Does stuff work? 

Even if a club offers all the facilities and equipment you want to use, they won’t do you much good if they’re poorly maintained. Our Ratings Tables report how surveyed customers rated clubs for “quality/maintenance of facilities and equipment.” Some clubs received “superior” ratings on this question from more than 90 percent of their surveyed customers, while others were rated “superior” by fewer than 20 percent. 

Does it offer the classes and activities you want? 

Our Ratings Tables indicate the variety of classes and activities offered by the rated clubs, including aerobics, yoga, group cycling, and dance. You can check the club’s schedule of classes for the current period to see how often these activities really are available, but that won’t tell you how quickly classes fill up. To provide greater insight on the availability of activities, our Ratings Tables report ratings on our survey question “availability/convenience of organized group activities.” 

Is it crowded? 

Good facilities and equipment won’t do you much good if you can’t use them. Our Ratings Tables show ratings on “adequacy of facilities/equipment for demand.” When trying out a club, visit it during the time you are most likely to use it, and check whether there are waits for equipment, find out how and when to reserve court time, check sign-up rosters for courts to see how full they are, and ask club members whether crowding is a problem. 

Is it clean? 

Our survey asked about “cleanliness”; as our Ratings Tables show, clubs’ scores varied widely. When you check out clubs, pay particular attention to the state of locker rooms, showers, and swimming pools. 

Does it offer childcare? 

Our Ratings Tables indicate which clubs offer childcare. If you’ll be toting along your tots, inspect the kids’ area. Is it clean and well maintained? Are age-appropriate toys available? Are workers attentive and caring? Are there enough workers to safely supervise the number of kids? Do the kids seem happy? Is the area secure? 

Is the staff competent and helpful? 

You’ll want a well-staffed club—with good tennis pros; experienced, inspiring class leaders; knowledgeable instructors on weights and exercise equipment; etc. A good staff can help you progress quickly, stay motivated, and avoid injury.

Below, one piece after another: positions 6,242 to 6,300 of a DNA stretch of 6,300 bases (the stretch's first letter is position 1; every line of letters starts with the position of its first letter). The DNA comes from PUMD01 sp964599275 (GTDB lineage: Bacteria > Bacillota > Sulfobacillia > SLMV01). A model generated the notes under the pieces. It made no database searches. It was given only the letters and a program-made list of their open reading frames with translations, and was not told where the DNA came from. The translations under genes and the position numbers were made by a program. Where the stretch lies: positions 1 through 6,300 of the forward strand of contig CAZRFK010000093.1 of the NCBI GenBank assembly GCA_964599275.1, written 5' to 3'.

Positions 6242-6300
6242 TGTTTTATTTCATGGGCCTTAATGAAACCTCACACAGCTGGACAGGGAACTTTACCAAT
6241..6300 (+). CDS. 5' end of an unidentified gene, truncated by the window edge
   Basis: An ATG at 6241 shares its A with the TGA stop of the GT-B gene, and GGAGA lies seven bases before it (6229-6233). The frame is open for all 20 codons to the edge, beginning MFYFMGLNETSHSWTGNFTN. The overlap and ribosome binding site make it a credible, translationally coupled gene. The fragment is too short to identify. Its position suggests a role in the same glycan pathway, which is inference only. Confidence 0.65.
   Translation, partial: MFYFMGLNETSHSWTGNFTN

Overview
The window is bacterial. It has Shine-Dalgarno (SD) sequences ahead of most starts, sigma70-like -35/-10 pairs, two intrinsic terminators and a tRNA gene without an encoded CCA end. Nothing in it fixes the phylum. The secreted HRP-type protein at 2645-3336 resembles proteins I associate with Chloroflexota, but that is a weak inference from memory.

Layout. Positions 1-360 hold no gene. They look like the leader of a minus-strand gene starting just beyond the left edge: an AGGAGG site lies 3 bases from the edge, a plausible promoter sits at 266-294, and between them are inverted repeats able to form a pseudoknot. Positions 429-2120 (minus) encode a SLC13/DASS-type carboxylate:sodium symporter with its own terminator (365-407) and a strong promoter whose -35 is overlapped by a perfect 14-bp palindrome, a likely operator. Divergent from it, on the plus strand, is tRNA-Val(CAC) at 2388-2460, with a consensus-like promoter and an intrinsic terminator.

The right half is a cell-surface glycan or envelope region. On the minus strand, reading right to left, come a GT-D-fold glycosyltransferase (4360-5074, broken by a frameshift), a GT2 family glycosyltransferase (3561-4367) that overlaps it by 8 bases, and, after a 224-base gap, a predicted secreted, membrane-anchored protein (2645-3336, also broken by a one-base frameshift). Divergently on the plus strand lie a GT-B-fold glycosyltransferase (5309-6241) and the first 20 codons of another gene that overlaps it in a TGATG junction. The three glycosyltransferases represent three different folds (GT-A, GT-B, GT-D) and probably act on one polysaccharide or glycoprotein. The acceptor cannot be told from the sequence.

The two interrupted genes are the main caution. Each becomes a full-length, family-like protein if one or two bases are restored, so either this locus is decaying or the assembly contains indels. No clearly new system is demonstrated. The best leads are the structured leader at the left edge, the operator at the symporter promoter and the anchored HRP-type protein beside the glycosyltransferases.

Ask how much experience various staff members have and whether they have certification—but be aware that there are many certification programs, and some of them are meaningless. 

Certification programs sponsored by the Aerobics and Fitness Association of America (www.afaa.com), American College of Sports Medicine (www.acsm.org), American Council on Exercise (www.acefitness.org), and The Cooper Institute (www.cooperinstitute.org) are among the most respected. Although certification through these programs may not ensure competence in every facet of exercise, most provide a good foundation for personal trainers and fitness center workers. Also find out whether any instructors have bachelor’s or graduate degrees in physiology or related fields. In recent years the fitness industry has become increasingly professionalized. 

You can judge staff competence to some degree by observing them in action. For example, ask weight-training instructors what kinds of activities—and what limitations—they recommend for reaching specific goals, and then ask why. Evaluate the coherence of their answers. Also make sure tennis pros, for instance, provide students with the kind of feedback you’d want. 

Is the atmosphere right for you? 

Different clubs have different atmospheres. Some are very attractively decorated, others more down-to-earth. Some seem oriented toward socializing; others provide little opportunity for mingling. At some clubs, standard dress is come-as-you-are casual; at others, you might feel uncomfortable arriving in jeans. Although in-person visits are the only way to find out how a club feels to you, our survey’s feedback on “friendliness” might provide some enlightenment. 

Avoid Getting Burned